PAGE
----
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Monday, 12 August, 2002, 10:09 GMT 11:09 UK
Dervis tests Turkey's political waters
Kemal Dervis (left) and  Ismail Cem, leader of newly formed political party, the New Turkey
Dervis held talks with the leader of New Turkey
Turkey's former economy minister Kemal Dervis on Sunday met rivals of Prime Minister Bulent Ecevit in an apparent attempt to forge a political alliance ahead of general elections on 3 November.

The move comes just a day after Mr Dervis, who was charged with leading Turkey out of its worst economic crisis in modern times, resigned from his post.

In his first statement since stepping down, Mr Dervis promised to work with ex-Foreign Minister Ismail Cem and his New Turkey Party (YTP), a centre-left movement he has implied he may join.
Bulent Ecevit
Prime Minister Ecevit is fighting to hold his government together

At a time when a pro-Islamic party tops opinion polls, Mr Dervis said he would work to build a new secular coalition that reflected modern social liberal principles.

"We are continuing to act together," Mr Dervis said after meeting Mr Cem in Istanbul. "We have to think strategically and work very seriously."

He has also stressed the importance of political stability as the United States considers military action against neighbouring Iraq.

Political blow

Mr Dervis' resignation was yet another serious blow to Mr Ecevit, who has been battling to hold his government together.

Mr Dervis' guidance was crucial in securing a $16bn loan backed by the International Monetary Fund, as Turkey struggles to recover from its worst recession since World War II.

Turkey's economic problems have been compounded by the unstable political situation.

Turkey's political crisis
May 2002 - Prime Minister Ecevit falls ill but refuses to step down as leader
25 June - Mr Ecevit faces the first of many calls to quit from dissidents in his own party
Early July - More than 60 members of Mr Ecevit's DSP party resign, including Foreign Minister Ismail Cem and Deputy Prime Minister Husamettin Ozkan
12 July - Ismail Cem creates the New Turkey Party
31 July - Parliament votes to hold early elections, despite objections from Mr Ecevit
Mr Ecevit has named Masum Turker, a deputy from his own Democratic Left Party, as the new economy minister.

Mr Turker quickly stressed that he is committed to push ahead with economic reforms which are required to retain support from the International Monetary Fund.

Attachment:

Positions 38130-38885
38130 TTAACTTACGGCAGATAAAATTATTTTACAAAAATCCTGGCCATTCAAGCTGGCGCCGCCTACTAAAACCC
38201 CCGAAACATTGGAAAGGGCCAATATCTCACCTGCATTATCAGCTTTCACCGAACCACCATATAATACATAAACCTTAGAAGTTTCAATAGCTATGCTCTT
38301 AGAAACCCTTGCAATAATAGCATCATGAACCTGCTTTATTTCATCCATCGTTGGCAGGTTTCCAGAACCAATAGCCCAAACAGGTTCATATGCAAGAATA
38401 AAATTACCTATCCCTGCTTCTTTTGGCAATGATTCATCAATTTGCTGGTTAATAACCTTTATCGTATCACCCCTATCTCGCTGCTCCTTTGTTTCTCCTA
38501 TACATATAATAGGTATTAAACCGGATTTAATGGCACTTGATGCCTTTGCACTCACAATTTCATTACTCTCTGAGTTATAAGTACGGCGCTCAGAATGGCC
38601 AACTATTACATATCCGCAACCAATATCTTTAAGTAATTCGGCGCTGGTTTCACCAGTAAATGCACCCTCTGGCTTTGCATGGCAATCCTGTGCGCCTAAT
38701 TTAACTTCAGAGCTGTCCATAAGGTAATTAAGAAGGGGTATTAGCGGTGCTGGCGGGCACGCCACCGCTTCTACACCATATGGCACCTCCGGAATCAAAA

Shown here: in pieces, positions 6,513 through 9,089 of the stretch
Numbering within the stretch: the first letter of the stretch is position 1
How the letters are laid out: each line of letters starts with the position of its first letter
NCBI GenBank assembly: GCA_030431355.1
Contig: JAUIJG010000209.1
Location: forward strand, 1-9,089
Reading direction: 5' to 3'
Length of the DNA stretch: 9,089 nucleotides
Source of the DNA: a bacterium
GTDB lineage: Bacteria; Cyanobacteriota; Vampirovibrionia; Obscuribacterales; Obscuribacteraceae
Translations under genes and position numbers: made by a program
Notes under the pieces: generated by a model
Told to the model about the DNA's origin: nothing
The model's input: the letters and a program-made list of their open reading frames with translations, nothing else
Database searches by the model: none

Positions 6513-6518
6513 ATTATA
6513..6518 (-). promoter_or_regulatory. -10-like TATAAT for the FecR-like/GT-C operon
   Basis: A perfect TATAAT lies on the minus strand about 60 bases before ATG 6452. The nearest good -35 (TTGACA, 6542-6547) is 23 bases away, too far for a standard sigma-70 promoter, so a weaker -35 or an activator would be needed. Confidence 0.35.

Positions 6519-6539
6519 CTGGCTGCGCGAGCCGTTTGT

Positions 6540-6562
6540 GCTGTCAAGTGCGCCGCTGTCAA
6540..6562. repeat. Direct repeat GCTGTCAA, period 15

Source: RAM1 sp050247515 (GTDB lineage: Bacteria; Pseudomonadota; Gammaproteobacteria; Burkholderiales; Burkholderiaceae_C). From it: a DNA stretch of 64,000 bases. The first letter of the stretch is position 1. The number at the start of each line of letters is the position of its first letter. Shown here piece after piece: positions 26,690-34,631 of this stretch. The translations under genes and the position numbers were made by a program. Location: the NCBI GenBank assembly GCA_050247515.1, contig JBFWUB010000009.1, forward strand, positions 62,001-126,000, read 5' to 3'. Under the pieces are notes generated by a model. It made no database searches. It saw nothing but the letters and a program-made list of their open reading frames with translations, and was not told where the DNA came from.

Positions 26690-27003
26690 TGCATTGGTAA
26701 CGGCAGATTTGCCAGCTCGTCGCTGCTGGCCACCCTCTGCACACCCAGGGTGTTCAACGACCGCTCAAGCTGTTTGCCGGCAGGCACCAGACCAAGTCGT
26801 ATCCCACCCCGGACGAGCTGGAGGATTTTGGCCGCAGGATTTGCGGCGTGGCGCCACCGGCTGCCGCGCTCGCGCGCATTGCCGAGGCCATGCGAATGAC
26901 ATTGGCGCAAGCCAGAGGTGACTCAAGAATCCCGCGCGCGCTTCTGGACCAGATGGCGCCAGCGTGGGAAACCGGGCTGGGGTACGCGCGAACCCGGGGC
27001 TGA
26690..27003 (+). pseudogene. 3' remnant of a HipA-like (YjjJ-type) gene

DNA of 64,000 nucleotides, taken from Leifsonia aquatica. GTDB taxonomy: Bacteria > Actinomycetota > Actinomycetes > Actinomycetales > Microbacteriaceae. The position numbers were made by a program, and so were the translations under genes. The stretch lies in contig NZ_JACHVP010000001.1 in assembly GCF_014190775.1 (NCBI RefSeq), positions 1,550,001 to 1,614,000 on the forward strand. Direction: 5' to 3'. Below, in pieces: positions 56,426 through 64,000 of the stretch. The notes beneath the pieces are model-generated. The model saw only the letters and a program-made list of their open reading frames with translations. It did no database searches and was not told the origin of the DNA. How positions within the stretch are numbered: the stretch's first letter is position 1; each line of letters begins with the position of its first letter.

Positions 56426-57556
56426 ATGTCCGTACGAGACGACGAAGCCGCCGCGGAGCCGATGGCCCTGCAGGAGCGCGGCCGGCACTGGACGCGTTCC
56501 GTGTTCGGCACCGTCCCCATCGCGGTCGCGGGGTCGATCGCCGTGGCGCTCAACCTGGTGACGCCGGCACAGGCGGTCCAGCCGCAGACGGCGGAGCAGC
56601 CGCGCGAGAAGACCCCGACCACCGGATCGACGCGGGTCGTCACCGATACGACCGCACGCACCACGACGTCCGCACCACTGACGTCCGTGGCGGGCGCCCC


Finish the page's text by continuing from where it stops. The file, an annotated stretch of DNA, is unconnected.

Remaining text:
"It will be our single-option economic policy.

"Moves that could damage confidence or any other different practices will not be allowed," he said.

Mr Dervis' resignation had been widely expected and therefore it did not have much impact on Turkey's unstable financial markets when trading resumed on Monday.

The IMKB index of leading Turkish shares was down 1.3% in early trading.

We're not expecting any panic," analyst Ismail Erdem of Finansbank said.

The departure of Mr. Dervis was expected and the [economic recovery] program does not depend on one person."

New leader?

Mr Ecevit reportedly told Mr Dervis on Friday that he should make up his mind whether he wanted to remain in his post or continue with his initiative to unite Turkey's fractured centre-left.

In recent weeks Mr Dervis - a former World Bank official - has been holding behind-the-scenes talks with rivals of the prime minister.

Mr Dervis has resigned once already, amid a political crisis in July during which more than 60 legislators quit Mr Ecevit's party, triggering a sharp fall in the value of Turkey's currency.

But hours later, he withdrew his resignation - after reportedly being persuaded to stay on by President Ahmet Necdet Sezer.

Elections called

Last week, the prime minister was forced to call elections for 3 November - 18 months ahead of schedule - to break the political deadlock which has virtually paralysed his government.

Mr Dervis has made no secret of his support for Mr Cem and the New Turkey Party.

The two men, popular pro-Western figures, have been dubbed Turkey's "Dream Team".

 WATCH/LISTEN
 ON THIS STORY
The BBC's Jane Bennett-Powell
"The Prime Minister... has pressed Mr Dervis to make a choice"

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10 Aug 02 | Europe
10 Aug 02 | Europe
07 Aug 02 | Europe
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